Sixth-eighth Grade SCIENCE - S.T.E.M.

“Curiosity is the wick in the candle of learning.” - William Arthur Ward, Author

Tennessee's standards reflect the latest research and advances in modern science. In order to equip our students to think critically, analyze information, and solve complex problems, the standards are arranged such that—from elementary through high school—students have multiple opportunities to build on the knowledge and skills gained during each grade, by revisiting important concepts and expanding their understanding of connections across scientific domains.  The science department at C.M.S. strives  to get to know the students, their strengths and what they need to learn to be successful in the future.  

These science standards complement our English/Language Arts and mathematics standards, enabling classroom instruction to reflect a clearer picture of the real world, where solving problems often requires skills and knowledge from multiple disciplines. 

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S.T.E.M. ACTION PLAN
ANNUAL "EGG DROP" EXPERIMENT

The Classic "Egg-Drop" experiment has been a standard in science instruction for many years. Essentially, students are asked to construct some type of container that will keep a raw egg from cracking when dropped from ever-increasing elevations. The objective of the egg drop experiment is to keep the egg from breaking as it decelerates. It becomes clear from Newton's Laws that in order to minimize the force experienced by the egg at impact, students designing the egg carriers must increase the time over which the egg is brought to rest or decrease the egg's velocity at the time of the crash.  

WATER STUDY SCAVENGER HUNT AROUND THE SCHOOL

Sixth Grade students who are primarily Kinesthetic Learners enjoyed moving around to answer their comprehension and vocabulary study guide questions.  Moving from one posted fact sheet to another, the students were able to find and seek the knowledge they needed to understand this unit Study of Water.

INVESTIGATING WHAT IS INSIDE A PUMPKIN MICROSCOPICALLY

This was an enticing STEM lab for seventh grade students on Halloween. Students looked at three different parts of a pumpkin under a microscope. They looked at a seed membrane, the “meat” of the pumpkin, and the “guts” Of the pumpkin. They picked out different parts of the cell and compared and contrast did how all of the different parts of the pumpkin plant looked different.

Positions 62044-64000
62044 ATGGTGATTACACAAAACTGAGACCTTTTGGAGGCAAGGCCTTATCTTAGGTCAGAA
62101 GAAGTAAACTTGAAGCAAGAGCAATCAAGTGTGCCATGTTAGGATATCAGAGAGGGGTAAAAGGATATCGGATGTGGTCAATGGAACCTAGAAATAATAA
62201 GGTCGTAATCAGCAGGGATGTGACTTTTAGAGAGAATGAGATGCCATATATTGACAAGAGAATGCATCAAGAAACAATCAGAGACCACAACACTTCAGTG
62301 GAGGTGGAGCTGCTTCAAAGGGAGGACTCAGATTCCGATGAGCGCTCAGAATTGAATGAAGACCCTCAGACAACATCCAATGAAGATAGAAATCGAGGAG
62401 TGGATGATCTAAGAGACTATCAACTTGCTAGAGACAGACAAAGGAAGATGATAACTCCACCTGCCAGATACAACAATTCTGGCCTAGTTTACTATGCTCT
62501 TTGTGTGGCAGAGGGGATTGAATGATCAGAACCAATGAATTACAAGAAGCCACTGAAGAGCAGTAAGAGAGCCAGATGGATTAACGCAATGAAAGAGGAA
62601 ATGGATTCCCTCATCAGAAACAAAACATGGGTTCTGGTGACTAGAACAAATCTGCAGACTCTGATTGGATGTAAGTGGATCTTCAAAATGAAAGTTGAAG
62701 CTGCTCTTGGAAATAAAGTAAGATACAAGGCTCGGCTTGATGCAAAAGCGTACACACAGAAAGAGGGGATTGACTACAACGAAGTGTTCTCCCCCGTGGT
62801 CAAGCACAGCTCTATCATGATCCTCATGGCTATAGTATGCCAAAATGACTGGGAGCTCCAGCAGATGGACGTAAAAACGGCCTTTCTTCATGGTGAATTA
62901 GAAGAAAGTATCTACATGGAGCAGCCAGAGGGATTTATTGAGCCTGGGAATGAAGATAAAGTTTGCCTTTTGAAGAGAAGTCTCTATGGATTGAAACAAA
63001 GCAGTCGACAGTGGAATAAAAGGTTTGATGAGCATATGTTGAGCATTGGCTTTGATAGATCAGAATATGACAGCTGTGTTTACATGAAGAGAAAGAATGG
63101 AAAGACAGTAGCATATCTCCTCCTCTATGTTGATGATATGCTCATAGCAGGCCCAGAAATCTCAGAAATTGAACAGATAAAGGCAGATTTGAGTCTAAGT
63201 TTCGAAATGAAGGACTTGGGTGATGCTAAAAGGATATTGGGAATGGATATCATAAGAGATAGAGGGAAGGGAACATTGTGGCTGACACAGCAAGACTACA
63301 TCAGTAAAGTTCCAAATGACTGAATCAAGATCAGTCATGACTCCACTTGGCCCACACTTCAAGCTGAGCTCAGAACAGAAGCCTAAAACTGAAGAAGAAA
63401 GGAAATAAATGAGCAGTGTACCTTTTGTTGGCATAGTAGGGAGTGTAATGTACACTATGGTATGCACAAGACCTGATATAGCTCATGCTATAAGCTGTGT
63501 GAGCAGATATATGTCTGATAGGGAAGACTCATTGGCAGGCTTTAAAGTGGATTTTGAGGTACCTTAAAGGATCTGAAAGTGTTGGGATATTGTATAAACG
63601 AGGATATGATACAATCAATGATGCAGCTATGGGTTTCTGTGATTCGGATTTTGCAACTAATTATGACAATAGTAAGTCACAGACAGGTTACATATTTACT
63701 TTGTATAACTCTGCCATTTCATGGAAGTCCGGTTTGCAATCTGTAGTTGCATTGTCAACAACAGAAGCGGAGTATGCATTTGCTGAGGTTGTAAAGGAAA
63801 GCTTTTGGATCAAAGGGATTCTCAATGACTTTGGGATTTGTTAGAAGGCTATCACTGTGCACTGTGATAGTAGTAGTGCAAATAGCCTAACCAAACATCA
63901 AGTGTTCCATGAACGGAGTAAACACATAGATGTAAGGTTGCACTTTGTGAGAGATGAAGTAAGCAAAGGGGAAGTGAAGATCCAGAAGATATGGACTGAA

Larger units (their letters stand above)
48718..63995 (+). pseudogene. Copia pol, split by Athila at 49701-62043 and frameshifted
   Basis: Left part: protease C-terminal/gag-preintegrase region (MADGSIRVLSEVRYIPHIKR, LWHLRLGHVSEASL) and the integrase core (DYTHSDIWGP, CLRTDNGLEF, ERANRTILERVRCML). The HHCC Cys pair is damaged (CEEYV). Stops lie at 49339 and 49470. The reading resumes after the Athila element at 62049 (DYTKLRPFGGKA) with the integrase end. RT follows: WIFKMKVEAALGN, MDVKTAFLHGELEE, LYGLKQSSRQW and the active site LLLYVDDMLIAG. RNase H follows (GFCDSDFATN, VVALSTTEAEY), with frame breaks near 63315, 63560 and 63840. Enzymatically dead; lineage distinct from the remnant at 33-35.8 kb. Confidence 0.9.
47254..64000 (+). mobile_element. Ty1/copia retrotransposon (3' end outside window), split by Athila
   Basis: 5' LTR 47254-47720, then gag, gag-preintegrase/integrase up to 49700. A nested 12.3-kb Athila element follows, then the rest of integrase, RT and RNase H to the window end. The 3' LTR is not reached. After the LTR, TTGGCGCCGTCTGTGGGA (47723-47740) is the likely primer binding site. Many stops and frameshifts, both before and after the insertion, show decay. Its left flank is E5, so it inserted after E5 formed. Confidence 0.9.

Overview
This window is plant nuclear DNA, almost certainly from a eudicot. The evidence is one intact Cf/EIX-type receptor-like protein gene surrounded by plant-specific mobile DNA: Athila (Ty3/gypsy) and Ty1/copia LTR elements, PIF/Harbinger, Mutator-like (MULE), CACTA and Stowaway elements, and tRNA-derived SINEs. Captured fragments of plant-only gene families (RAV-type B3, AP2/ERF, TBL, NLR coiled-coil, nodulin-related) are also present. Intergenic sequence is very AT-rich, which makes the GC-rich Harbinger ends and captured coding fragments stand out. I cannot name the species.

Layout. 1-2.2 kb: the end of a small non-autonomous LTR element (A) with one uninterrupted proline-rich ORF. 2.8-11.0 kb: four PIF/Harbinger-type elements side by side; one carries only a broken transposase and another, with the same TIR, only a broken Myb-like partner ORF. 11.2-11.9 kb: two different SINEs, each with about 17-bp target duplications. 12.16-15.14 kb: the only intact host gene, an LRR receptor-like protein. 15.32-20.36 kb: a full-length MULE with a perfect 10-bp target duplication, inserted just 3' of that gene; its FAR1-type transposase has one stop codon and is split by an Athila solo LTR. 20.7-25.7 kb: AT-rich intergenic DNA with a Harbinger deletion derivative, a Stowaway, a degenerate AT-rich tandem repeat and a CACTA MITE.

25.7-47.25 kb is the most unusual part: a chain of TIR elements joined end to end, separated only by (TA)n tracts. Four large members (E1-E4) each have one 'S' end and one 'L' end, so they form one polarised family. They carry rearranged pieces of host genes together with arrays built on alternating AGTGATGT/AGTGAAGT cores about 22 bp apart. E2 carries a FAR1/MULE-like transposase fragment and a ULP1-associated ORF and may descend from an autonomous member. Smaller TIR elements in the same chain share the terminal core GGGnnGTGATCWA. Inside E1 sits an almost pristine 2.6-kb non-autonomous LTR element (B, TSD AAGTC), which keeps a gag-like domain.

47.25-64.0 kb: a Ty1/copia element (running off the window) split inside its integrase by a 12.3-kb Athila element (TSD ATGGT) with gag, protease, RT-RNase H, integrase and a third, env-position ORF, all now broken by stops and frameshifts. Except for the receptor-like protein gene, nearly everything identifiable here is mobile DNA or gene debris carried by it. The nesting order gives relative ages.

PROJECT-BASED LEARNING...

Project Based Learning (PBL) is a constructivist instructional approach where students are engaged in meaningful inquiry of personal interest to them and where collaboration and personalized learning are emphasized. Research confirms that PBL is an effective and enjoyable way to learn and develop deeper learning competencies required for success in college, career and civic life.

SEVENTH GRADE SCIENCE

EIGHTH GRADE SCIENCE

SIXTH GRADE SCIENCE

In this unit of study students choose which one of the following biomes to include in their research project:  Tundra, Taiga, Deciduous Forest, Desert, Grasslands, Rainforest, Marine or Freshwater.  They were task to then create in the form of a poster, Microsoft powerpoint, or Google slide presentation a comprehensive exploration of their subject, following this rubric.
 

Students in 7th grade science were tasked with creating a website that compiled all standards covered throughout the year. In their website, they were required to list each chapter, the standards covered in that chapter, include at least three pictures, all scientific vocabulary, a general summary of the chapter, and at least one outside resource that would cover that chapter in more detail for anyone wanting more information about that standard. 

Each year in 7th grade students are tasked with creating a 3-D model of a cell. We spend a few weeks in class working through the different parts of a cell, then students demonstrate their knowledge by using every day materials to create their own model. Here are some examples of the completed project, as well as the rubric that goes along with the project. After students learn the inner workings of a cell, they are challenged to justify a comparison of each cell organelle to a part of a coffee shop. Example: "The door is like the cell membrane because it allows things into and out of the coffee shop, just like a cell membrane allows things into and out of the cell".

SUPPORTIVE EVIDENCE & ARTIFACTS